Dining in Italy: Torre del Saracino** (2022)

For our 5th dinner at Torre del Saracino (and some other restaurants in this area) we made a bit of a detour, because the primary destination of our vacation is Sardinia. We were seated at the table in the corner that you can see in the photo, with a great view of the Gulf of Naples and the Vesuvio volcano.

Next to à la carte there are tasting menus of 6 courses for 165 euros, 8 courses for 185 euros, or 12 courses for 235 euros. Since I always like to try as many dishes as possible, it is my custom to always order the menu with the highest number of dishes. And so I ordered the 12 courses without thinking about it. As we had eaten at Gennaro Esposito’s restaurant 4 times before, I should not have made this rookie mistake. Because you get a LOT of food at Torre del Saracino, with a lot of appetizers and friandises in addition to the courses of the menu, as well as a bonus dish. So 6 or maximum 8 courses is more than enough as it is. For wine pairing there is a choice of 100 or 180 euros and we opted for the latter.

The first appetizer was bruschetta with tomato and anchovies, served on a piece of fishing net. The appetizers were served with a complimentary glass of excellent Roederer champagne.

The second was a mousse of chicken livers with juice of green beans and red onions, with a nice contrast between the acidity of the beans and the unctuous liver.

The third appetizer was a cappuccino of tomato and ricotta.

The next appetizer was a crispy and fluffy rice cake with tuna tartare and mango, absolutely delicious.

The final appetizer was crispy rye bread with smoked fish and sourcream.

There was also excellent bread (of which you should eat very little if you want to make it to the end of the tasting menu).

The first wine was a very crisp and minerally Greco di Tufo.

By itself the wine seemed a bit closed, but with the dish it really opened up. The first antipasto was celery with oysters and veal sausage. The oysters were present as tartare and as a cream, which was a great combination with the celery.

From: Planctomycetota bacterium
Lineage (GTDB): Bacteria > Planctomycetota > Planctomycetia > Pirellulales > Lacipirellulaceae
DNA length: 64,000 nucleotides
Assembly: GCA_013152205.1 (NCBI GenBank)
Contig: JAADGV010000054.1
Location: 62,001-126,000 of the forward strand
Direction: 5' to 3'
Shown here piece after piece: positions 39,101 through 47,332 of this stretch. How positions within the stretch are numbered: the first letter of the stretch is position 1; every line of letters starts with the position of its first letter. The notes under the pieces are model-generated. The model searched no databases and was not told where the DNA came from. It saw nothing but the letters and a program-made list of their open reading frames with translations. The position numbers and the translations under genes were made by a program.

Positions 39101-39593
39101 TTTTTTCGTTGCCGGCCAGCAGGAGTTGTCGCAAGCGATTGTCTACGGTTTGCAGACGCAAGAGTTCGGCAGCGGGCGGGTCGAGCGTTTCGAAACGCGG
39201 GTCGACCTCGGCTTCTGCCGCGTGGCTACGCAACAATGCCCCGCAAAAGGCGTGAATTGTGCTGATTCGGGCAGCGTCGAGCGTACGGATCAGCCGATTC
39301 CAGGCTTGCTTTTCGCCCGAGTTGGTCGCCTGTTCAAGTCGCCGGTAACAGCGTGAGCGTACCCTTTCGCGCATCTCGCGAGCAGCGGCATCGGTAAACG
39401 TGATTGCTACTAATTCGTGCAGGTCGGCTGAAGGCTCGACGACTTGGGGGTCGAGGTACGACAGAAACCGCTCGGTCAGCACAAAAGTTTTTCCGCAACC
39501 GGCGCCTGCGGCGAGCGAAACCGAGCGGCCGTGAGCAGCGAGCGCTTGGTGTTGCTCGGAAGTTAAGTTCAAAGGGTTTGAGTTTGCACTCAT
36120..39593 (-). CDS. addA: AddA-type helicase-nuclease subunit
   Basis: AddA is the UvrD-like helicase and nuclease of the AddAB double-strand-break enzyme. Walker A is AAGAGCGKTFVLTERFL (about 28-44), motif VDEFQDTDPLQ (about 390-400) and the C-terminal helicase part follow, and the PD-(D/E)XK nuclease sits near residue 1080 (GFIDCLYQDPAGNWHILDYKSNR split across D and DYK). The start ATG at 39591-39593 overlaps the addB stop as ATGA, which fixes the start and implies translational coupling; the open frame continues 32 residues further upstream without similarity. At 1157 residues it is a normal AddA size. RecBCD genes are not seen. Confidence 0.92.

The second wine was a white Rioja in a mineral rather than oaky style.

This was another wine of which the dish brought out its complexity. The second antipasto was mashed new potatoes with a granseola crab salad…

…and cappuccino of that same crab. The dish was garnished with some Beluga caviar.

The third wine was an Etna Bianco made from Catarratto grapes. Wonderful balance and complexity.

It was a great pairing with the third antipasto: ‘canelloni’ made from vignarola (usually a vegetable stew, but the chef turned it into ‘pasta sheets’ for this dish) with grilled cuttlefish and orange sauce.

The following wine was an oaked white from Umbria that is called “Cuvée Secrète” because the winemaker does not disclose the varieties used. This was a full-bodied white with hefty but very nicely integrated oak.

The hefty wine was an excellent pairing for the fourth and final antipasto: red mullet with a Livornese sauce and a ‘rock’ of green fluffy bread. Very strong flavors in this dish that also looked great.

The next wine was a single vineyard Sancerre from silex (flint) terroir of the winery Henri Bourgeois that we know very well. It had nice minerality as well as freshness, and was a good pairing for the first primo:

Risotto with basil, fermented prune juice, and beltfish grilled over charcoal, with a sauce made from the leftover bits of the fish (referred to as the fifth quarter in Italian, a term usually used for lesser cuts of meat). The fish and tart prune juice were really nice. The rice was very al dente and the basil didn’t stand out as much as the green color suggested.